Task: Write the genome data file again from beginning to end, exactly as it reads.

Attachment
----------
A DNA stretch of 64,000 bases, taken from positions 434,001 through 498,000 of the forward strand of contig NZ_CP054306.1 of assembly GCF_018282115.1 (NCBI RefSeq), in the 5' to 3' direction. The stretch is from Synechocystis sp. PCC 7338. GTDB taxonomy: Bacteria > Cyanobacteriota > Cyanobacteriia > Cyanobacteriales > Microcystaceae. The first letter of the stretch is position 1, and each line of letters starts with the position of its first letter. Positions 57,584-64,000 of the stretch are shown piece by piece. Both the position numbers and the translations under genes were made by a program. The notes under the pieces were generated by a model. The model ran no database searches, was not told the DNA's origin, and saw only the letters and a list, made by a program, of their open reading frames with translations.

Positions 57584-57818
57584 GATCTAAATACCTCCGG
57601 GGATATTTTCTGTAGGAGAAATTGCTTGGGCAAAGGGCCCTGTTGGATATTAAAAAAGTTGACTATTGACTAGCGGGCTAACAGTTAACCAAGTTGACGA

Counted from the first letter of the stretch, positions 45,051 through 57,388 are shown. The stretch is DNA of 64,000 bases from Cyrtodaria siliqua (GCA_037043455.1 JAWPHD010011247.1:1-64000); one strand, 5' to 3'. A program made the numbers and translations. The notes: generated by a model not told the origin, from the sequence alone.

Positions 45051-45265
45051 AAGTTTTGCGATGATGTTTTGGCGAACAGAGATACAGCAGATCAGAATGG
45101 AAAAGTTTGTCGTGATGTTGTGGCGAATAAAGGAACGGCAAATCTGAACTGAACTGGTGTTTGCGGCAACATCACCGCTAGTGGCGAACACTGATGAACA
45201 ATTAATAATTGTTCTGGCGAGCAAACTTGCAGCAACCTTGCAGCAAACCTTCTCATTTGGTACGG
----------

A DNA stretch of 64,000 bases, taken from positions 434,001 through 498,000 of the forward strand of contig NZ_CP054306.1 of assembly GCF_018282115.1 (NCBI RefSeq), in the 5' to 3' direction. The stretch is from Synechocystis sp. PCC 7338. GTDB taxonomy: Bacteria > Cyanobacteriota > Cyanobacteriia > Cyanobacteriales > Microcystaceae. The first letter of the stretch is position 1, and each line of letters starts with the position of its first letter. Positions 57,584-64,000 of the stretch are shown piece by piece. Both the position numbers and the translations under genes were made by a program. The notes under the pieces were generated by a model. The model ran no database searches, was not told the DNA's origin, and saw only the letters and a list, made by a program, of their open reading frames with translations.

Positions 57584-57818
57584 GATCTAAATACCTCCGG
57601 GGATATTTTCTGTAGGAGAAATTGCTTGGGCAAAGGGCCCTGTTGGATATTAAAAAAGTTGACTATTGACTAGCGGGCTAACAGTTAACCAAGTTGACGA

Counted from the first letter of the stretch, positions 45,051 through 57,388 are shown. The stretch is DNA of 64,000 bases from Cyrtodaria siliqua (GCA_037043455.1 JAWPHD010011247.1:1-64000); one strand, 5' to 3'. A program made the numbers and translations. The notes: generated by a model not told the origin, from the sequence alone.

Positions 45051-45265
45051 AAGTTTTGCGATGATGTTTTGGCGAACAGAGATACAGCAGATCAGAATGG
45101 AAAAGTTTGTCGTGATGTTGTGGCGAATAAAGGAACGGCAAATCTGAACTGAACTGGTGTTTGCGGCAACATCACCGCTAGTGGCGAACACTGATGAACA
45201 ATTAATAATTGTTCTGGCGAGCAAACTTGCAGCAACCTTGCAGCAAACCTTCTCATTTGGTACGG